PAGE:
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The purpose of the Alberta Force Free Alliance is to provide a one-stop resource for dog owners who are passionate about ensuring all dogs are handled in a loving and force free manner in all areas of their lives, be it training, veterinary services, grooming, doggy daycare, rescues, breeders, kennels and boarding, animal events or retailers. Everyone listed in the resources has signed a pledge promising that dogs entrusted to their care or under their instruction are handled without intentional intimidation, flooding, force or pain, and with as little restraint as is safe for the dog and humans involved and without intent to cause harm. The retailers listed will not sell or promote any training accessories that work based on the principle of scaring or inflicting pain such as citronella collars, ultrasonic bark deterrents, pet correctors, choke collars, prong collars or shock/bark/e-collars.
To create a business directory for Alberta dog owners of dog related businesses that adhere to force free and humane training and handling of dogs with everything they do and to educate and spread the knowledge of scientifically researched and recommended methods of force free and humane training and handling of dogs.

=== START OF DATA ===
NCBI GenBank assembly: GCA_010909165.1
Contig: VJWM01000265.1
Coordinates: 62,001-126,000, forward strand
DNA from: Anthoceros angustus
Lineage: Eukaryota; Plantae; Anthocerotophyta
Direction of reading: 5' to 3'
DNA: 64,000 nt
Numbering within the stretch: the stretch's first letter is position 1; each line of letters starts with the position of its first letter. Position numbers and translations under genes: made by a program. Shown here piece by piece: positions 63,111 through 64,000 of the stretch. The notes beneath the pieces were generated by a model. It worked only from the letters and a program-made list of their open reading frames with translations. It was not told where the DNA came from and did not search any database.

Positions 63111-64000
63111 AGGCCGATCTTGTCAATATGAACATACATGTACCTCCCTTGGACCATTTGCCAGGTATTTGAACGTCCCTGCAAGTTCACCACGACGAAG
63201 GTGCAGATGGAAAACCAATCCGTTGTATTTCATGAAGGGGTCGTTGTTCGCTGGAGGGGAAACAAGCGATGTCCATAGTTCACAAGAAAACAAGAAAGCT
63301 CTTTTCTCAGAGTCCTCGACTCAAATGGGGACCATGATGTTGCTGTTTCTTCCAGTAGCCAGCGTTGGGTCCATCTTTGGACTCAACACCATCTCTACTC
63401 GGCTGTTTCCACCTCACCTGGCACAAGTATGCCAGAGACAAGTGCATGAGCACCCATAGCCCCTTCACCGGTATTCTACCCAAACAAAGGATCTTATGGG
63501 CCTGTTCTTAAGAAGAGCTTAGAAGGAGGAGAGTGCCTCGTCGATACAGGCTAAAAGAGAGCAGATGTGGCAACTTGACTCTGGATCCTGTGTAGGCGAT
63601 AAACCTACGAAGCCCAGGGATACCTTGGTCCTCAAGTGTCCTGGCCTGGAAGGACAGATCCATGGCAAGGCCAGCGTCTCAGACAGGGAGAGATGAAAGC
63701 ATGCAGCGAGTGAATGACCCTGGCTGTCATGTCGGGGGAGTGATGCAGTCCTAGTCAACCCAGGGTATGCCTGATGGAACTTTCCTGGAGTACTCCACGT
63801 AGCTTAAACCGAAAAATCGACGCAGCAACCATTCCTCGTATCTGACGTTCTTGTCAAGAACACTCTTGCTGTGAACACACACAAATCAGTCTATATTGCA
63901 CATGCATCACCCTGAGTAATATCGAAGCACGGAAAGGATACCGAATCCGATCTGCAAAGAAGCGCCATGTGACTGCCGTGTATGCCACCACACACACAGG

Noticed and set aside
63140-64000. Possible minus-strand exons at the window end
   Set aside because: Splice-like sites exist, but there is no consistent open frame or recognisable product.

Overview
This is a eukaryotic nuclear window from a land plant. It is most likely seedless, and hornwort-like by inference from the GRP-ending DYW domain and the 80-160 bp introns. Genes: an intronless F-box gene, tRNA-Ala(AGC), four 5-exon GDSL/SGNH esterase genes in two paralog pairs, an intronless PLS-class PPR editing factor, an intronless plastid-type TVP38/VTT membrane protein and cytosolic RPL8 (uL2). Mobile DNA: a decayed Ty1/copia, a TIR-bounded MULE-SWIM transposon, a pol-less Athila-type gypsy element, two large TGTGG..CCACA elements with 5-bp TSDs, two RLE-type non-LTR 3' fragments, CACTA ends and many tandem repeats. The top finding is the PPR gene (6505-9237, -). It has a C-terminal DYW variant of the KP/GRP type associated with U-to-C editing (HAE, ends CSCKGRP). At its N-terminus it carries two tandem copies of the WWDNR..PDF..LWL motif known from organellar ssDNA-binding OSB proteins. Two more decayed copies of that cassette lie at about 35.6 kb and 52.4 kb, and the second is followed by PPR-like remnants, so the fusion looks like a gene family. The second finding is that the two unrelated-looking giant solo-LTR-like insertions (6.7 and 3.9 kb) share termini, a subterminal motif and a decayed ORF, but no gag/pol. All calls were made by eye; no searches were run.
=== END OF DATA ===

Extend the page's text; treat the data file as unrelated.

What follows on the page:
OUR MISSION STATEMENT:
To provide a resource for dog owners wanting to make force free and humane choices for their dog's needs and to provide education to participating businesses and the general public in helping them understand the benefits of force free humane methods.
* A word on martingale collars...these
collars were designed to use with dogs whose heads are narrower than
their bodies and can easily slip out of a regular collar while on leash.
That said, these collars are, in most cases, not fitted correctly which
causes them to tighten no differently than a choke chain or slip lead
and can easily lead to physical damage (trachea and thyroid) and
psychological/emotional damage. Many aversive trainers recommend use of
these collars specifically to be used as a correction tool. The Alberta
Force Free Alliance does not support the use of martingale collars as a training tool and
advises extreme caution even when using them as they were intended.
Ideally, a leash should only be attached to a body harness or a head
collar such as the Newtrix or Halti and collars should be used for
holding ID only since even a flat collar can inflict trachea or thyroid
damage on a dog that pulls. In order for a martingale collar to be
fitted properly, the two rings that attach on either side of the flat
portion of the collar should be able to meet so that when the dog pulls
and the collar tightens, you can still slip a finger underneath the
collar and it is not tight around your dog's neck. See pictures below.